Before the decline of some of the lake’s major fisheries, the lake contributed about 70 percent of dietary animal protein to the people of Malawi. Currently, the fishery is highly artisanal and dominated by small species with 80 percent of the total catches being made up of Copdochromis spp.(‘Utaka’), Engraulicypris sardella (‘Usipa’), and Lethrinops spp. (‘Chisawasawa’). These three groups alone contribute about 20 percent of dietary animal protein to Malawians. The lake employs 56,000 fishers who harvest about 116,000 tons per year, while 550,000 people are indirectly employed in the fishery value-chain. When dependents are included, the fishery supports livelihoods of >1.6 million people. Other economic benefits derived from the lake are water for irrigation, transport, and hydro-electric power generation on the Shire River that flows out of the lake.
Since 80 percent of the artisanal fisheries depend on sardines, many of which have been lost due to poor post-harvest handling, there is an opportunity for value addition within these fisheries. Other investment opportunities include aquaculture, especially cage fish farming with native species, and eco-tourism. Currently, 750 tons of fish are produced each year from 48 cages in the south-east area of the lake, and this production can be expanded with little investment. Lake Malawi is internationally known for its attractive fishes locally known as ‘Mbuna’ which in addition to those produced in aquaria, can spur the tourism industry if developed.
Ecological and economic threats
Like other African Great Lakes, Lake Malawi/Nyassa/Niassa, is currently threatened by climate change, overuse of resources, invasive species, habitat loss, and pollution. Use of destructive fishing gear and methods contributed to the decline in catches of the highly valued ‘Chambo’ fishes, and, together with habitat degradation, especially on the northern shores and parts of the southern Mozambique section of the lake, contributed to the collapse of two fish species found only in this lake, Tana Labeo (Labeo mesops) and Lake Salmon (Opsaridium microlepis). Both overuse and habitat degradation are due to the high population growth rate of 2.8 percent per year. The lake is also under threat from invasive fishes and weeds. In 2010, two highly invasive fish species, Nile Tilapia (Oreochromis niloticus) and Blue Spotted Tilapia (O. leucostictus) were first recorded in the Lake Malawi/Nyasa/Niassa basin. These fish pose a huge threat to the lake’s cichlid diversity since Nile Tilapia is known to replace native tilapias in most lakes in which it has been introduced. Aquatic weeds, especially water hyacinth (Eichhornia crassipes), Salvinia molesta, and Pistia stratiotes, are, as in the case of Lake Victoria, of major concern to biodiversity. E. crassipes, was first introduced in the 1960s, but has not yet become abundant due to limited nutrients. However, the current trend of deforestation on steep slopes, agriculture in the form of sugar plantations, industry—Dwangwa Mill, the sugar industry, and ethanol—as well as Uranium mining on the western shore of the lake and planned oil extraction, may change the water quality of the lake and encourage the growth of water hyacinth.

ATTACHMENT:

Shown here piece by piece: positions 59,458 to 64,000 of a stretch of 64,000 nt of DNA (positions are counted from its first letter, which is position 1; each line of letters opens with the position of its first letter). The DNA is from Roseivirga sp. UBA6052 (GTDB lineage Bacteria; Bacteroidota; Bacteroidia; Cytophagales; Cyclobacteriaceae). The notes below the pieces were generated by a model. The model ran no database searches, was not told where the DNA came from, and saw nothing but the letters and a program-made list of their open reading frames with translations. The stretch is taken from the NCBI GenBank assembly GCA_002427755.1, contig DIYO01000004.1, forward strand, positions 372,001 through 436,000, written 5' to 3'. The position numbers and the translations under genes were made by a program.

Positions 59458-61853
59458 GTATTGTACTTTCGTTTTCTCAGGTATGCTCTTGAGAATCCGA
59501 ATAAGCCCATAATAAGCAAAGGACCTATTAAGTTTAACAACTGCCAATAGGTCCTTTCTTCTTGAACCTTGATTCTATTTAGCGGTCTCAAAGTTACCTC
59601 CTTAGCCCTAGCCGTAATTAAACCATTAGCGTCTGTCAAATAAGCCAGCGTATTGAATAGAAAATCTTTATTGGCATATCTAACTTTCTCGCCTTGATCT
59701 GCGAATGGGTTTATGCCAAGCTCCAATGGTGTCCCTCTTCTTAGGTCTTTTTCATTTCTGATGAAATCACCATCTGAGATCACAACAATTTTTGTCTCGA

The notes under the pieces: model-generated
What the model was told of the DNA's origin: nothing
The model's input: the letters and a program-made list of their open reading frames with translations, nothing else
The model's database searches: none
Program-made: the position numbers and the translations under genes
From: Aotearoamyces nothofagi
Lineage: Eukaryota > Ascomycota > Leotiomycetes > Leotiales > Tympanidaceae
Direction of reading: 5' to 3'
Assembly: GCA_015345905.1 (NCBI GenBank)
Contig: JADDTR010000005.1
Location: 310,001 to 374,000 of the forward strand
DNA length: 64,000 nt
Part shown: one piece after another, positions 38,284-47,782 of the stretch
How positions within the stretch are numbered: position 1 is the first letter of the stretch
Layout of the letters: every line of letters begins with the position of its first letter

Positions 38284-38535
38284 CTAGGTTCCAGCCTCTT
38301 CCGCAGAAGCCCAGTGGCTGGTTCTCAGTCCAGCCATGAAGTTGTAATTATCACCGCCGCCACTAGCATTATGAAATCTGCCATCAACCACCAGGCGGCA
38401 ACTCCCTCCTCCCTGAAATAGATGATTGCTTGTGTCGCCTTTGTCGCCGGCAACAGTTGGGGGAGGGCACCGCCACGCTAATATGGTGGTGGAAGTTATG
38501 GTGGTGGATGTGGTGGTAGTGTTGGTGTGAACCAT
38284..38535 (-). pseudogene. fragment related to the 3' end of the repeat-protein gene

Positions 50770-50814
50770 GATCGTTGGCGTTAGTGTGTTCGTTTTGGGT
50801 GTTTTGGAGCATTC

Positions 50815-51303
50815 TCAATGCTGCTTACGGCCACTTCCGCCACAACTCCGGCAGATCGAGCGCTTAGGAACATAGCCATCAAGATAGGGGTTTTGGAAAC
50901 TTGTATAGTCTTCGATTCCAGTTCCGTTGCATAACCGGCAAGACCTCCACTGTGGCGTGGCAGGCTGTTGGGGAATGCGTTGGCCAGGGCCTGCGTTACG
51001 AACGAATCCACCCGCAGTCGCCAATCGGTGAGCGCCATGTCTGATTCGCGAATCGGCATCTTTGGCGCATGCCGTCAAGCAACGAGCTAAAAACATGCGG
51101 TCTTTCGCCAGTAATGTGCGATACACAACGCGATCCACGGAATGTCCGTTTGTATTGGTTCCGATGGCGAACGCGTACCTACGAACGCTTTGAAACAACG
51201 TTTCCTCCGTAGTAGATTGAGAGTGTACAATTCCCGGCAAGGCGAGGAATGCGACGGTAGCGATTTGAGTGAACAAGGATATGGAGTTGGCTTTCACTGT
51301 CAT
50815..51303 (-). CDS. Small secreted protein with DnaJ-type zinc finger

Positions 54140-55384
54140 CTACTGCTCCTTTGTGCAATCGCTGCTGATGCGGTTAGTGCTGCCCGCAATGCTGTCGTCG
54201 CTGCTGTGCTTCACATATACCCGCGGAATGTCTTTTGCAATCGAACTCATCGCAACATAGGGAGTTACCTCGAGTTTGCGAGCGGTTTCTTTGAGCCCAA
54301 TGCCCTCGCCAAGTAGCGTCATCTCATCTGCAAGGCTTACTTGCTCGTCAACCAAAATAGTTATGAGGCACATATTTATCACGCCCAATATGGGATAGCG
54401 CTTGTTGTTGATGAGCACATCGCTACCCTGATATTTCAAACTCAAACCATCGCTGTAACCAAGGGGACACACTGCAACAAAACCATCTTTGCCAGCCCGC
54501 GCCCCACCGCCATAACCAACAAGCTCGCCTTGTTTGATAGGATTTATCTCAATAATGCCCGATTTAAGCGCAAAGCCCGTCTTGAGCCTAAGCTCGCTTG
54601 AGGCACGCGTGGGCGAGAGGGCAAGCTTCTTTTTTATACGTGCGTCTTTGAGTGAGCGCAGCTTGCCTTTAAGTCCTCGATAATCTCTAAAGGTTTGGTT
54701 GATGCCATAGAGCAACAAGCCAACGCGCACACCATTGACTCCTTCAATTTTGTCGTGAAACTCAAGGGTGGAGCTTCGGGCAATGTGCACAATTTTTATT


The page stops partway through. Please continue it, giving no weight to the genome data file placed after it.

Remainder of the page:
Unlike other African Great Lakes, which have regional institutions to coordinate policies and regulations for management of shared resources, such as Lake Victoria Fisheries Organization (LVFO) and Lake Victoria Basin Commission (LVBC) of Lake Victoria, the Lake Tanganyika Authority (LTA) of Lake Tanganyika, and The Nile Basin Initiative (NBI) for Lakes Edward and Albert, Lake Malawi/Nyasa/Niassa has no regional institution to coordinate management of the lake and its basin. This requires coordination and cooperation among all the stakeholders working on development and conservation of the resources of the lake and the basin. Conservation and development of the resources of Lake Malawi/Nyasa/Niassa are directly managed by the government ministries/departments/agencies of all the countries bordering the lake. Fisheries have been regulated through gillnet size limits and closed seasons, but these are still limited to small-scale fishers using beach seines. There are also regulations limiting use of non-native fishes in aquaculture, but this is currently hampered by non-native introductions already in the lake basin. There have also been efforts to promote forest and wild life conservation through education.
Each country sharing the lake basin has its own policies and regulations to guide development and management of natural resources in the basin and are parties to international treaties, which bind them to established ways of managing the threats to biological diversity.
Most funding for development and conservation of natural resources comes from national governments and external development partners and is not sustained beyond the end of the project. Development and conservation efforts have therefore been held back by limited and unsustainable funding.
The highest priority action for Lake Malawi/Nyassa/Niassa is to put in place a regional management plan for the three countries sharing the lake. This would then be followed by measures similar to those on Lake Victoria such as coordination of policies and regulations, networking with other regional institutions, strengthening institutional capacity, making funds available on a regular basis, sharing of information and best practices, convincing and enabling stakeholders to take action, promoting other options for livelihoods and creating an environment that enables communities to find and use existing investment opportunities.